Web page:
Defeating an enemy without a fight | Inquirer Opinion

Defeating an enemy without a fight

/ 05:03 AM September 16, 2023

A quote often attributed to Napoleon Bonaparte goes: “Let China sleep, for when she wakes, she will shake the world.” Whether the French emperor did say that is a question for historians to argue about, but there is no arguing anymore against China’s ability to make nations tremble. All countries that share seas or borders with China, including the Philippines, are right to be wary as their neighbor flexes its military muscle in regions of dispute. While Beijing is not our enemy—yet—and claims to be our friend, the danger posed by this awakened dragon is as clear to us as the crystal waters of the West Philippine Sea.

That threat, as Defense Secretary Gilbert “Gibo” Teodoro Jr. has recognized, is not limited to China’s aggression toward our forces and fisherfolk in our maritime domains. It manifests in sinister ways within our own shores, in the unseen actions of Chinese nationals who could be living among us undetected as spies or sleeper agents, or of our own citizens, as traitors.


In August, Jonathan Malaya, assistant director general of the National Security Council, warned of China’s use of “political operators” engaged in “cognitive warfare” in the Philippines to sway public opinion.


The Inquirer reported, too, that some critics of China, like security expert Jay Batongbacal, retired Supreme Court Senior Associate Justice Antonio Carpio, and De La Salle University professor Renato De Castro, were approached in July by individuals who offered them money to write about Vietnam’s militarization in the South China Sea, purportedly to drive a wedge between Manila and Hanoi.

Our Ambassador to the United States Jose Manuel Romualdez spoke of how Filipino diplomats were on the receiving end of China’s “smear campaigns” to disrupt our ties with Washington, whose alliance with us is one of the few things keeping Beijing in check.


Such incidents mirror allegations against China in other parts of the world. In the United Kingdom, a parliament researcher has been accused of spying for China. In Canada, a public inquiry was launched to look into election meddling by China and Russia. In August, two US Navy sailors were arrested for leaking military secrets to the Chinese.

To be sure, all states are guilty of propaganda and espionage in one way or another, but the depth of Chinese interference in our affairs bears serious pondering.

On Wednesday, Teodoro suggested that Chinese workers in the Philippines were involved in “covert economic and information activities” to undermine Manila’s position.

“The best way how to weaken a country, rather than an overt warlike function or disruption of your facilities, is really to take control of [its] internal economy, internal processes, and the like,” Teodoro said. “It’s the activities that we cannot see … That’s what alarms us.”

The defense chief is justified in his concern, because soft tactics are indeed more treacherous than outward shows of power. As Sun Tzu wrote in “The Art of War”: “[The] best thing of all is to take the enemy’s country whole and intact … Hence to fight and conquer in all your battles is not supreme excellence; supreme excellence consists in breaking the enemy’s resistance without fighting.”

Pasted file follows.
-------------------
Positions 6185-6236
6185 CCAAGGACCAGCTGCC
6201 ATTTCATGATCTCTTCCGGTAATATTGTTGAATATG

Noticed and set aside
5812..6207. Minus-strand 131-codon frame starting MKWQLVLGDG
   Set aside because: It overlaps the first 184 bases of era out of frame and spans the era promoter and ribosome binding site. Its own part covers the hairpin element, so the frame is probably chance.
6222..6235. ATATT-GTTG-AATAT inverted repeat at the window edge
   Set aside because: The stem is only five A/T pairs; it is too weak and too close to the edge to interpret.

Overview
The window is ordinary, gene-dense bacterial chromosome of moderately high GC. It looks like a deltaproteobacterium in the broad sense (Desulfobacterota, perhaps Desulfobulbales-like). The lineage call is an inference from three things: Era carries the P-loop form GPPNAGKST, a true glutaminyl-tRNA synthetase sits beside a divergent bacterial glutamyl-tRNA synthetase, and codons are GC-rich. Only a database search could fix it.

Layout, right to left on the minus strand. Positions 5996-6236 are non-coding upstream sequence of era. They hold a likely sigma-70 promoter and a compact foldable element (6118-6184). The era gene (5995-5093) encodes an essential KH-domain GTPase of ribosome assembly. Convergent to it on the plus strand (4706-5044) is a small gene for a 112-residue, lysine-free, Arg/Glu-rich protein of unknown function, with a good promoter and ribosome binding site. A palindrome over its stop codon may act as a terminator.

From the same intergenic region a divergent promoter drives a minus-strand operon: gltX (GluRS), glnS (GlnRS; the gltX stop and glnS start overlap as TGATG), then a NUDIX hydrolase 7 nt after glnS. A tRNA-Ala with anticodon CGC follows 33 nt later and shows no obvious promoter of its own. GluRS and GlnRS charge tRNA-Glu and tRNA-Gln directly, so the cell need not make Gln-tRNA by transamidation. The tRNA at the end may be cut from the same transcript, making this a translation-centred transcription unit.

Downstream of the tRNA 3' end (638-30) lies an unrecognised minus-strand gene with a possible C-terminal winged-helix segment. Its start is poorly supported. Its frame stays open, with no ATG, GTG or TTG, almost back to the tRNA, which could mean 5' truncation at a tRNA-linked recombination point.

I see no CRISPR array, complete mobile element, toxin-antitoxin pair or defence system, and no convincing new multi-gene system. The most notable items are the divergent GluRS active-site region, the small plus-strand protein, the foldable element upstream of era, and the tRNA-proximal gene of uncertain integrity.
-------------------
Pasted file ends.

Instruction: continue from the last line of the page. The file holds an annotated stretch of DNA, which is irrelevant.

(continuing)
China may well be using this strategy against the Philippines. But how can we respond when even our critical installations appear to be within our opponent’s easy grasp?

The State Grid Corp. of China has a 40-percent stake in the National Grid Corp. of the Philippines, fueling persistent talk that Beijing has remote access to our national power transmission system.

Fears have also arisen about cell towers in our military camps built by a consortium that includes state-owned China telecom under a 2019 deal between the Armed Forces of the Philippines and the Mindanao Islamic Telephone Co. or Mislatel, now called Dito Telecommunity Corp. Despite a guarantee that no devices shall be used to telegraph classified information, Senate President Juan Miguel Zubiri has proposed toppling those structures as a precaution.

On top of that, the number of Chinese working in the Philippines has steadily risen, most of them in Philippine offshore gaming operators (Pogos) and in infrastructure works. But after the pandemic shuttered several Pogos, many are undocumented or overstaying.

All these are potential instruments for China to use against us, to collect a trove of information from right under our noses, while keeping us complacent and ignorant about its own secrets. As Sun Tzu warned: “If you know neither the enemy nor yourself, you will succumb in every battle.”

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Therefore, bridging that vast knowledge divide between us and our powerful neighbor must be our first step. We must empower our think tanks and pertinent agencies to craft strategic plans, strengthen our information-sharing networks, embrace surveillance technology, and equip our forces in the systematic collection of data on all threats.

Ultimately, it is in these critical endeavors where our intelligence and confidential funds must go.

TAGS: China, Editorial

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